More than 30 years after it was pronounced dead, the "Wibbage" radio brand has been resurrected, though at the Jersey Shore and on FM.
Wildwood oldies station WILW (94.3), as part of an impending ownership change, last week rebranded itself "Wibbage." It sounds just like WIBG, Philly's pioneering rock-and-roll station. (Hear it also online at www.943wilw.com.)
Wibbage's heyday at 990 on the AM dial was from 1958 to 1968, when "Famous 56" WFIL unseated it. (Must have been those Boss Chicks.) In September 1977, following numerous format changes, DJs Hy Lit and Joe Niagara announced Wibbage's official demise.
Rick Brancadora - who owns Ocean City's WIBG-AM (1020), a Christian news-talk station - is behind the new Wibbage. He hired Jim Nettleton, who in his days as a "Boss Jock" on WFIL went up against the WIBG "Good Guys." Tomorrow, Nettleton will start a weekday morning show from 6 to 10. Nettleton, who turns 69 today, remembers "the thrill of the competition and professionalism. . . . We had a pitched battle on the field, but off the air we'd shake hands and have a drink."
Wibbage also will air the work of Lit, who died in 2007. His son, Sam, soon will simulcast his Web station, HyLitRadio.com, containing music and Hy-lites, on the overnights.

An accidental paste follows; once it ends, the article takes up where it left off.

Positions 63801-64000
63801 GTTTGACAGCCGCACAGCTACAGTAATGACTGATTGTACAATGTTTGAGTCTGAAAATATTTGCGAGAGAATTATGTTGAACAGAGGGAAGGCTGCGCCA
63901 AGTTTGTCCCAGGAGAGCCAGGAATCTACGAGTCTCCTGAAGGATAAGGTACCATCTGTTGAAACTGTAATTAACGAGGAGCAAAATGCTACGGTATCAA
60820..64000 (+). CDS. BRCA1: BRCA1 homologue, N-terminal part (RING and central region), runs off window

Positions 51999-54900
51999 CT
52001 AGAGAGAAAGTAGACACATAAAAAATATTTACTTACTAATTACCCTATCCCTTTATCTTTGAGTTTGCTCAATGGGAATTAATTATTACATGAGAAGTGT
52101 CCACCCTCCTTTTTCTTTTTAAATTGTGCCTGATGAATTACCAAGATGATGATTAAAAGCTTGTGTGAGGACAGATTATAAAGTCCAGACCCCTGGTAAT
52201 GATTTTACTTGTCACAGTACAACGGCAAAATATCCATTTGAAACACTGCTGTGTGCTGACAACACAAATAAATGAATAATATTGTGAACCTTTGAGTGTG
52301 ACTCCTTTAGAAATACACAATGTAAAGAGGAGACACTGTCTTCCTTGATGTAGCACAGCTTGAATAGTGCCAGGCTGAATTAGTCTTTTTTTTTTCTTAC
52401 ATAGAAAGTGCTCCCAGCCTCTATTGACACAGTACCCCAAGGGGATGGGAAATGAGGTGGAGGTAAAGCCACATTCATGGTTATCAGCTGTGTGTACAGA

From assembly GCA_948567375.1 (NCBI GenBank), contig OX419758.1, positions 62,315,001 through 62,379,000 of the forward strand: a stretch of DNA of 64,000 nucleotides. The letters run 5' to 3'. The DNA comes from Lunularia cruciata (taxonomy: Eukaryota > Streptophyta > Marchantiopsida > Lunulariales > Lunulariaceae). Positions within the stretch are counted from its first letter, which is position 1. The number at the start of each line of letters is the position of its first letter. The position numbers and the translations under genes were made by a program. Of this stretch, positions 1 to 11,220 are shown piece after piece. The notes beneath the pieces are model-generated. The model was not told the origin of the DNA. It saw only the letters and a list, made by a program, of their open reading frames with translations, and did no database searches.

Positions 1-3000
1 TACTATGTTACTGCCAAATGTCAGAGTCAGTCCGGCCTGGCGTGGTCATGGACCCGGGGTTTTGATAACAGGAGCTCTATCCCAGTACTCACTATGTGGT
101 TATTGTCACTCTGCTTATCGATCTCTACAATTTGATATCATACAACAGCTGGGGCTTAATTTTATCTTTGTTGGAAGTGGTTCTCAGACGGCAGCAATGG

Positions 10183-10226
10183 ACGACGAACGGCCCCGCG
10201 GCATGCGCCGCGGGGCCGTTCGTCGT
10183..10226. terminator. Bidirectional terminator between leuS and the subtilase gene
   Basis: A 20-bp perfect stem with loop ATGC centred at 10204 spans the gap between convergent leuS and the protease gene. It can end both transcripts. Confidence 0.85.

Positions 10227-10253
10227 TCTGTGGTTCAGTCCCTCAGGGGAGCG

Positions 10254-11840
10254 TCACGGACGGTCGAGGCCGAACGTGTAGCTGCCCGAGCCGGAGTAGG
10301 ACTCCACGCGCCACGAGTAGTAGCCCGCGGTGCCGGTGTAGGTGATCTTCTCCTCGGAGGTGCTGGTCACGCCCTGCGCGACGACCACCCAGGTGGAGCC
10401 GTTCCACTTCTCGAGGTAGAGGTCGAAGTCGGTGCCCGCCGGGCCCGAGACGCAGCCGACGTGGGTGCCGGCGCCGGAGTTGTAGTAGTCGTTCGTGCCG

The Broadcast Pioneers of Philadelphia (www.broadcastpioneers.com) will host a tribute to Wibbage at its May 20 lunch meeting at Bala Golf Club, and such "Good Guys" as Don L. Brink (a.k.a. Scotty Brink), Rod Carson, Frank X. Feller, Ray Gilmore (a.k.a. Sean Casey), Jerry Stevens, Dean Tyler, and Bill Wright Sr. are expected.
We'll be seeing plenty of WPHT's Michael Smerconish, and I'm not referring to his TV appearances tomorrow on Today, Hardball, and Larry King Live to plug his new book, Morning Drive: Things I Wish I Knew Before I Started Talking - which he calls a "political manifesto wrapped in a talk-radio memoir." May's Philadelphia Magazine will feature a photo of the talker, shot from the rear and nude. "It's really Pat Croce," Smerconish alleges.
Charlamagne Tha God - not his real name - starts Friday as morning host on urban WPHI (The Beat 100.3). "It'll be music intensive, but they hired me to express my personality," says the South Carolina-raised Charl, born Lenard McKelvey, who was Wendy Williams' sidekick in New York before he was cut in a budgetary move in November. Charlamagne says he despises political correctness and is all about "honest talk." WPHI says morning cast members - DJ Bent Roc, Sheik, and Izzo (also not their real names) - will remain.
Classic hits WOGL (98.1) will mark the first anniversary of the death of DJ "Big Ron" O'Brien with a slew of tributes tomorrow. One will come up at noon, when Harvey Holiday dedicates "Life Is a Rock (But the Radio Rolled Me)" to O'Brien. "Big Ron and I used to laugh about this song and say its title would be the epitaph on our gravestone," program director Anne Gress says.